The study was conducted on a working organic farm in California’s Salinas Valley. Photo: Sean Smukler
These techniques improved two important indicators of soil health. After three years of organic farming, the soil had more microorganisms, a change thought to help crops use nutrients more efficiently. The microbes turn over soil nutrients quickly, increasing the chance that nutrients will be available when plants need them, Smukler said. “Microbes are driving the process.”
As the study progressed, crops also had more mycorrhizae on their roots. Mycorrhizae are fungus colonies that set up symbiotic relationships with their host plants, supplying the crops with growth-boosting nitrogen and zinc in exchange for sugar.
The farmers struggled with organic pesticide sprays. “They’d have these insect outbreaks, and go out and spray, but the organic materials just don’t do it,” Smukler said. Eventually, instead of trying to clobber established outbreaks with sprays, as they did in the pre-organic days, the farmers grew strips of “insectary” plants near their crops to harbor friendly bugs that help control pests. They rotated crops to discourage infestations, and old-fashioned hoeing by hand took care of most weeds.
Crop yields improved over the three-year study, but the study did not directly compare conventional and organic yields, Smukler said. However, he’s enthusiastic about the potential of organic methods to grow enough food to feed the whole world. Claims that organic farming is inefficient are a red herring, he says.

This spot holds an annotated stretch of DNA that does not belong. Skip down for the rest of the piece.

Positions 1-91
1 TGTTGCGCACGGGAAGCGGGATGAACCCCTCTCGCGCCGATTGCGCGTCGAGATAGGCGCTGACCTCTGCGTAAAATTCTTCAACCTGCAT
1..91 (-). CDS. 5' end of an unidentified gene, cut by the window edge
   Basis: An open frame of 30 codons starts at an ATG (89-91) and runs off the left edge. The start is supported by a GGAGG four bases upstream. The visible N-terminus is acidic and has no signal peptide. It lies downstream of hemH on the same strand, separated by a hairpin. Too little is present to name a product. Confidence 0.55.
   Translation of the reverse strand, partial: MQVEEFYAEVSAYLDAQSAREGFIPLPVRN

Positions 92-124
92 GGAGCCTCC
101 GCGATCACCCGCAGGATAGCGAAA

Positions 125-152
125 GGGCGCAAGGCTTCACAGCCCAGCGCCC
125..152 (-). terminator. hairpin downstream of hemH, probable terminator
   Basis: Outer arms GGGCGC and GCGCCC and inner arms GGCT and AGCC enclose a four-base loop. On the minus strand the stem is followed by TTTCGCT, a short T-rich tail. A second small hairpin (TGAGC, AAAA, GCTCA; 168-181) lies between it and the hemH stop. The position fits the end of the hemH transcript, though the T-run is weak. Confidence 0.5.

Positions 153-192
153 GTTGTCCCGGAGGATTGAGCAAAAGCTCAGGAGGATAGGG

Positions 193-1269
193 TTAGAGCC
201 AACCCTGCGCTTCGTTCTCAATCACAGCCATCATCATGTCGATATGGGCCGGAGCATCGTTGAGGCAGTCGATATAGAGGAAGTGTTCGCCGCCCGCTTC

UC Davis researchers harvest lettuce from an organic field for biomass and nutrient analysis. Photo: Sean Smukler.
“Synthetic fertilizers cost a lot of money and a lot of energy,” he said. “The people that are starving? It’s because they can’t afford synthetic fertilizers. If you figured out a way to better manage farms organically, with materials people actually have — manure, cover crops — that could make a dent in world food crisis, which is upon us.”
Some research already shows organic yields equaling conventional ones, said Andrea Samulon, who works on agribusiness campaigns for the environmental and human-rights organization Rainforest Action Network. “There’s disinformation that organic, sustainable production yields less, and will not be as economically viable as conventional produce,” she said.
Samulon would like to see farm subsidies aimed at helping farmers go organic. “It’s like jumping into a great black hole,” she said to explain farmers’ view of the transition to organic operations. “They may face a decrease in production for a couple of years, and there’s not a lot of government help to make that leap.”
As rising oil prices increase the cost of synthetic pesticides and fertilizers, more farmers will need “minimum-input” organic techniques to survive, Smukler predicts. “Sustainable agriculture means way more than just environment and financial results,” he said. “It’s the social result as well.”
Erin Digitale is a graduate student in the Science Communication Program at the University of California, Santa Cruz.